In a memorable scene in the movie Patton, George C. Scott, in the title role, having successfully anticipated a German attack, shakes his fist at the advancing panzers and yells, “Rommel, you SOB, I’ve read your book!” Patton was a voracious reader, but the film’s producers were exercising a good deal of artistic license. The incident never happened, and there is no evidence that Rommel’s actions were predictable from his writings. In fact, Patton himself believed that all that could be learned from such works were “the eternal verities of leadership, morale, psychological effects and the difficulties and confusion which battle entails,” as he was quoted in Roger H. Nye’s The Patton Mind: The Professional Development of an Extraordinary Leader (1992).
Our modern concept of strategy emerged in Europe during the 18th century. Prior to that era, few writings on strategy existed other than those of the Chinese scholar Sun Tzu and the Italian philosopher Niccolò Machiavelli (1469-1527). Sun Tzu lived in the fourth century b.c., and his book The Art of War, which first appeared in Europe in the 1770s, is widely available today. He and others like him came to prominence in China as war changed from small-scale family feuds to battles between states. Bands of itinerant scholars — Sun Tzu may have been the first consultant to write a book — peddled practical solutions, promising wealth and power to any who would adopt their complex schemes. Those whose clients prospered could do very well. A variety of unpleasant fates awaited those whose advice failed. They were liable to be pickled alive, boiled in oil, or torn apart by chariots — courses of action that some managers might wish were still available to them today!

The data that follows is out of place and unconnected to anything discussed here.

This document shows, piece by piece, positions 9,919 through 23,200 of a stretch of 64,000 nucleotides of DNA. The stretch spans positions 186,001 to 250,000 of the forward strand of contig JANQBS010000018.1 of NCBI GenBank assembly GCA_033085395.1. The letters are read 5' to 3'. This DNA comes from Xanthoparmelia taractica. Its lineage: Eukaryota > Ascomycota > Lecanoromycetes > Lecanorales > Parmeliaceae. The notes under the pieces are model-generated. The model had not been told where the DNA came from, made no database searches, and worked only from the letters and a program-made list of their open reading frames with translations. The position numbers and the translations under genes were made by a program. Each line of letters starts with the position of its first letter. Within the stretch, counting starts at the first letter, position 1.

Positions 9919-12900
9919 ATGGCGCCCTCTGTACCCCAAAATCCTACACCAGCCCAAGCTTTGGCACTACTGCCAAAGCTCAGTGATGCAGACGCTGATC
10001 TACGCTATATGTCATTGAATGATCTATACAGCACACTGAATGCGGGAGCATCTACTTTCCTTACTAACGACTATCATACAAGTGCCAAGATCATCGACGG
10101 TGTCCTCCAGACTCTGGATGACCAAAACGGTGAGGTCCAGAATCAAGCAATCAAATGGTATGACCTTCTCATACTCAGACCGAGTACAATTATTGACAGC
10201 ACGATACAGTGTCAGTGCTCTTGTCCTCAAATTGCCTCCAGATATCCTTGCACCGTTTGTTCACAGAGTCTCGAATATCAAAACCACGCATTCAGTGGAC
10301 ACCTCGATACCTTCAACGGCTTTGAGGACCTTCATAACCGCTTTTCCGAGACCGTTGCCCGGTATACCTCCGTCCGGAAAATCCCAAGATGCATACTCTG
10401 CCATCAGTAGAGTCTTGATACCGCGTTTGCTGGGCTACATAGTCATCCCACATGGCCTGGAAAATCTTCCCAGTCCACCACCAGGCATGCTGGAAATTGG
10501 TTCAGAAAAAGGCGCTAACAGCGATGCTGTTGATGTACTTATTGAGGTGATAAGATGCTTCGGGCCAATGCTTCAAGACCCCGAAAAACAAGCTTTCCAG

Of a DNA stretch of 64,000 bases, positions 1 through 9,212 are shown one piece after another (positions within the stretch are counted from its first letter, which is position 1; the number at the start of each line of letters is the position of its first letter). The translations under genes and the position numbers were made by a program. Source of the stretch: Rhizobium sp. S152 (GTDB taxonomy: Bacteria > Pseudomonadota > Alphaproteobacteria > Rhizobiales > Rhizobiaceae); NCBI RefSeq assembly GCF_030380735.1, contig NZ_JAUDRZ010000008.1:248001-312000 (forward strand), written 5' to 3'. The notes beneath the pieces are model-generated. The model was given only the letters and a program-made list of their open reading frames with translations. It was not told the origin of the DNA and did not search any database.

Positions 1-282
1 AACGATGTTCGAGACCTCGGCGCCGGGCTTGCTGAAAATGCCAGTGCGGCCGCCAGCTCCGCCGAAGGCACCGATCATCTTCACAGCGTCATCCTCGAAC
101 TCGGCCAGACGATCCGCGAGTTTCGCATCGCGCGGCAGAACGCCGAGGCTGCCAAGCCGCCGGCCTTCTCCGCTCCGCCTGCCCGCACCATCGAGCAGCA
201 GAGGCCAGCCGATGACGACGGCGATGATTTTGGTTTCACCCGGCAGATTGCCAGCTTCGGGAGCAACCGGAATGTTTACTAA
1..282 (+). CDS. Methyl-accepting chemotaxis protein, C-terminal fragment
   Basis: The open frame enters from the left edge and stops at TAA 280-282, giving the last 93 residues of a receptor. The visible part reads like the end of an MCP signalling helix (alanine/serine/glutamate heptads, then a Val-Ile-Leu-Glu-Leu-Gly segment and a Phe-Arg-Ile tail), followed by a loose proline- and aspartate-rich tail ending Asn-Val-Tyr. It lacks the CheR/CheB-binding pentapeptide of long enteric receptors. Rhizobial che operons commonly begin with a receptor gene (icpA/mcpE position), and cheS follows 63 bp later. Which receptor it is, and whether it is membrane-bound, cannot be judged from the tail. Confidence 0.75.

The Art of Generals
In Europe at the dawn of the Enlightenment, however, scholars of strategy had other objectives. Flush with their success at explaining physical phenomena using scientific principles, theorists started to examine the art of successful generals using similar frameworks. Their first great exponent of strategy was Frederick the Great of Prussia (1712–1786), whose small, well-drilled armies dominated Central Europe. Under King Frederick, military strategy took on a chesslike quality that allowed the early writers to bolster their arguments with mathematical formulas and elaborate geometrical designs. It must have been a huge shock to them when, at the end of the 18th century, armies built on the Prussian model were crushed by Napoleon’s massed columns. New scholars scrambled to explain this phenomenon and to revise their principles.